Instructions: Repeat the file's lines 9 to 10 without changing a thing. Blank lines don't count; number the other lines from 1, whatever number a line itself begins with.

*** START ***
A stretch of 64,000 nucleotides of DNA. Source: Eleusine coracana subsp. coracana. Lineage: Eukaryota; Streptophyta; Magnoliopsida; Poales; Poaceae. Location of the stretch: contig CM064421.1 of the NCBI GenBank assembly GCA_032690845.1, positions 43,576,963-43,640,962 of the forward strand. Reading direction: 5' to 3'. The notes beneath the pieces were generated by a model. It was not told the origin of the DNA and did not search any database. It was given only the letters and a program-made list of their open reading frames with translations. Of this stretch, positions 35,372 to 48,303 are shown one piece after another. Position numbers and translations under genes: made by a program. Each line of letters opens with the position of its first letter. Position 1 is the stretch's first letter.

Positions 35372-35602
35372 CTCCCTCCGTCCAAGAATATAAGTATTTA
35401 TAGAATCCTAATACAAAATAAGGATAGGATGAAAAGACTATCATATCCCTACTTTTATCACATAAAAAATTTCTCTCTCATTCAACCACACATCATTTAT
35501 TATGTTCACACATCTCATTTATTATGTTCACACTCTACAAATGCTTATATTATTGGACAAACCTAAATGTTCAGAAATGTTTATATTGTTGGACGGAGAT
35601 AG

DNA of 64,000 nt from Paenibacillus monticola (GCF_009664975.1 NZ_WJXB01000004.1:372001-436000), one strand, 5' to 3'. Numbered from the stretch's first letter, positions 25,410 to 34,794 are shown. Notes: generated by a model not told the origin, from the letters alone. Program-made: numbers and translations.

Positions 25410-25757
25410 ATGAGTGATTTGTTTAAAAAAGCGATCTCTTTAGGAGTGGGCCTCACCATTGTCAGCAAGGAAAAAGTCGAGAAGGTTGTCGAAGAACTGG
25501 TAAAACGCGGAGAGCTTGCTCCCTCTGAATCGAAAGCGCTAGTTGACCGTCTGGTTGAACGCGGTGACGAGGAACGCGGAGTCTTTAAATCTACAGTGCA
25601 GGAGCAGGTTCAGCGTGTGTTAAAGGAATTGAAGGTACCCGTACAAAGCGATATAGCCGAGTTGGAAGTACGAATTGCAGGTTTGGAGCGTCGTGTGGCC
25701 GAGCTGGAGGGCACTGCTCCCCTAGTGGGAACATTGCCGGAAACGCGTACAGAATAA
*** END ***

25410 ATGAGTGATTTGTTTAAAAAAGCGATCTCTTTAGGAGTGGGCCTCACCATTGTCAGCAAGGAAAAAGTCGAGAAGGTTGTCGAAGAACTGG
25501 TAAAACGCGGAGAGCTTGCTCCCTCTGAATCGAAAGCGCTAGTTGACCGTCTGGTTGAACGCGGTGACGAGGAACGCGGAGTCTTTAAATCTACAGTGCA